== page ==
Most of the focus for the presidential primaries in both parties goes to New York, the next event on the schedule and the second-largest basket of delegates in the sweepstakes. On the GOP side, the polling shows a lopsided contest, with Donald Trump trouncing Ted Cruz and gaining a majority in every survey since the beginning of March. The leftover attention after New York generally falls to California, the biggest prize, and Pennsylvania, where most delegates will be unbound at the convention anyway.
Hardly anyone has paid attention to Indiana, which holds its primary on May 3rd and has 57 Republican delegates up for grabs. Pollsters have done no work in Indiana at all, at least according to the curation at Real Clear Politics. Given its Rust Belt identity and blue-collar composition, Trump and John Kasich should both have some resonance, but Cruz may pre-empt them both if the convention goes to a second ballot. Politico’s Kyle Cheney asserts that Trump is “getting trounced,” at least in the 27 delegates chosen at the caucuses today, and almost certainly in the other 27 chosen by the state Republican committee a week later:
Indiana GOP insiders are working to engineer slates of delegates — three from each of nine congressional districts — that will turn their backs on Trump at a contested convention in July. Another 27 will be elected at a state committee meeting next week.
Indiana’s delegates will be bound to the results of the state’s May 3 primary on the first vote in Cleveland, and Trump is expected to be competitive in that contest. (There is no current public polling of the state, but several GOP leaders suggested he’d be competitive in at least a couple of the state’s nine Congressional districts.) But if Trump fails to clinch the nomination, they’ll be free to vote their conscience — and that means a rapid rejection of Trump. The state’s Republican national committeeman, John Hammond, has vocally called to reject Trump as well.
That would mark just another blow to Trump’s chances, should the convention go to a second ballot as expected. Though he’s won more votes and state primaries than rivals Ted Cruz and John Kasich, Trump has failed spectacularly to win separate delegate selection battles to his better-organized rivals. Though in most cases, he’s lost because of Cruz’s superior organization, Indiana appears to be a break from the norm. Most of the hostility to Trump there is homegrown.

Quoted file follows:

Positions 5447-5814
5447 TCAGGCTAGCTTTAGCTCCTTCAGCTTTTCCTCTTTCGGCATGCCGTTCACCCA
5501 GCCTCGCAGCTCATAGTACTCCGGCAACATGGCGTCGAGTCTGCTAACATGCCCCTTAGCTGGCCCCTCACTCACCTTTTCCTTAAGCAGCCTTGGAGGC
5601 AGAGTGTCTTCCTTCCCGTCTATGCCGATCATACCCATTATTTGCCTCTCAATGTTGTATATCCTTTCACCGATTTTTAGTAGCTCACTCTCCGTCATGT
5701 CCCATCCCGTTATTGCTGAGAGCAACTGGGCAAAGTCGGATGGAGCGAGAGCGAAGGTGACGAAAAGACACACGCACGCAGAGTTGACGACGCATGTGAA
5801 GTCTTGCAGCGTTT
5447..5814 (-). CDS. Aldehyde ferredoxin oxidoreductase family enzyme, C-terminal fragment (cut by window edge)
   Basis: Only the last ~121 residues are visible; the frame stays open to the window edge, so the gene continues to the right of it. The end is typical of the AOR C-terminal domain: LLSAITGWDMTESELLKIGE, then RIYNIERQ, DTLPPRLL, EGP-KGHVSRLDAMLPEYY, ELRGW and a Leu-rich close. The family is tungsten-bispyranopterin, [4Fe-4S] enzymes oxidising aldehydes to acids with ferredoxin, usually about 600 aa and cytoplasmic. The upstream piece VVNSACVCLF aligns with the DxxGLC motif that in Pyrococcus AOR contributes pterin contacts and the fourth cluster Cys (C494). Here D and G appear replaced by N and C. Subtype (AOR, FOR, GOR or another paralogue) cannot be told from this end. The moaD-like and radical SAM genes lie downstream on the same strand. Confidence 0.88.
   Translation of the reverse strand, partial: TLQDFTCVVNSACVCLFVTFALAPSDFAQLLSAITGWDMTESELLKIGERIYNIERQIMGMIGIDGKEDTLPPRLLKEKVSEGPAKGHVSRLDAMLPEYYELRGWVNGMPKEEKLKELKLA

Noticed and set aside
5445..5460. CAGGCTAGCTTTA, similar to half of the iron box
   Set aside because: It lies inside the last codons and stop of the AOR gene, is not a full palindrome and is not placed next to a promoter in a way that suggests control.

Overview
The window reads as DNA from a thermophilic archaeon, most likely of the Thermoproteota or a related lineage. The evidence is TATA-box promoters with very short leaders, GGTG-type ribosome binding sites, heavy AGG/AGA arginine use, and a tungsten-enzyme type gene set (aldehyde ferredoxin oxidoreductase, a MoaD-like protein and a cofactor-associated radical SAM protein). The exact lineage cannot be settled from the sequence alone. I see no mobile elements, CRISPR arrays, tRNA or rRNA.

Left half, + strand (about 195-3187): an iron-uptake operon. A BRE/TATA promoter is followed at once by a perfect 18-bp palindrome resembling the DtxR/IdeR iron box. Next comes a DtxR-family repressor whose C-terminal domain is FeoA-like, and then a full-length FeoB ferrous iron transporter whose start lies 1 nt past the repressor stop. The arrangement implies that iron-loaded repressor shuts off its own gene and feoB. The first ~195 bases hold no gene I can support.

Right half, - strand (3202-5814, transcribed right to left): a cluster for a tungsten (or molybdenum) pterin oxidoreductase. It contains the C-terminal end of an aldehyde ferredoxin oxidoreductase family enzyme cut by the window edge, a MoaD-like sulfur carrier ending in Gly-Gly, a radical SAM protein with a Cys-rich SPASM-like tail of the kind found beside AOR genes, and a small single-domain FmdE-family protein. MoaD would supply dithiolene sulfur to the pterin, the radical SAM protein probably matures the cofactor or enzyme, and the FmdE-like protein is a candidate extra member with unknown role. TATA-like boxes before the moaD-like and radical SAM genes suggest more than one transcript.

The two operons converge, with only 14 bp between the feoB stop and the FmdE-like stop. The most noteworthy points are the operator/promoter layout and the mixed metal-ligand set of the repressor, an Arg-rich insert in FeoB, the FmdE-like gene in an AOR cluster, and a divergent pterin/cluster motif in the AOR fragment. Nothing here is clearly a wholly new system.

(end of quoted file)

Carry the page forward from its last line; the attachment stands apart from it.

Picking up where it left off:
Unclear? The primary is in effect a straw poll of Indiana voters, and delegates will be bound to that outcome on the first ballot no matter who they personally prefer. After that, delegates get to choose their own candidate. That makes delegate election in the caucuses and by committees a crucial part of organizing for victory — a crucial part that the Trump campaign has neglected until now.
And now it’s too late, at least in Indiana. The deadline to file as a candidate for the delegate slots passed on March 15th, Cheney notes, which means that Trump will have to see if he can woo any of the already-registered candidates. On top of that, the process in Indiana requires a hefty fee of $2000, which means that not too many of these will be casual first-timers but serious party activists.
In fact, some of them might be interested in other candidates than Cruz or Kasich, too:
“I am supporting the Draft Mitch Daniels for President at the convention,” said Nick Barbknecht, a candidate for alternate from the state’s 2nd District, who is also the district GOP vice chairman. Dunn and John agreed that they’d support a Daniels candidacy if it emerged.
Er … good luck on that idea. Another governor might have a little more impact on the popular vote, however:
Gov. Mike Pence revealed Friday that he’s been contacted by representatives of the three Republican presidential candidates as a prelude to possible endorsement ahead of Indiana’s May 3 primary election.
Pence so far is remaining mum on whether he favors former Gary casino owner Donald Trump, U.S. Sen. Ted Cruz, R-Texas, or Ohio Gov. John Kasich for the GOP nomination, but said he may announce his choice in the weeks ahead.
“I haven’t ruled it out,” Pence said.
The first-term Republican, who is running unopposed next month for the GOP gubernatorial nomination, seemed excited that Indiana actually could matter in this year’s presidential primaries for Republicans and Democrats.
“That hasn’t happened too often in my lifetime, and frankly I think it’s going to be great for Hoosiers and it’s going to be even better for these candidates because Hoosiers are people with strong hearts and strong opinions,” Pence said.
All three candidates will lobby heavily for Pence’s endorsement. If Trump doesn’t get it, we’ll see soon enough whether he learned from his Wisconsin debacle, or whether he lashes out at the still-popular Republican governor. Kasich would seem the most likely candidate for Pence’s imprimatur; they’re both governors, both work in Rust Belt electorates with similar challenges, and both served in Congress, although their tenures did not overlap (Kasich left after the 2000 election that put Pence in the House). However, Cruz has more momentum and better organization, and Pence might not want his endorsement to have no impact on the outcome as it might with Kasich — especially since Kasich performed so badly in Wisconsin, another similarly-situated state.
If Cruz can convince Pence to endorse him, then the primary vote may make the second-ballot delegate considerations moot.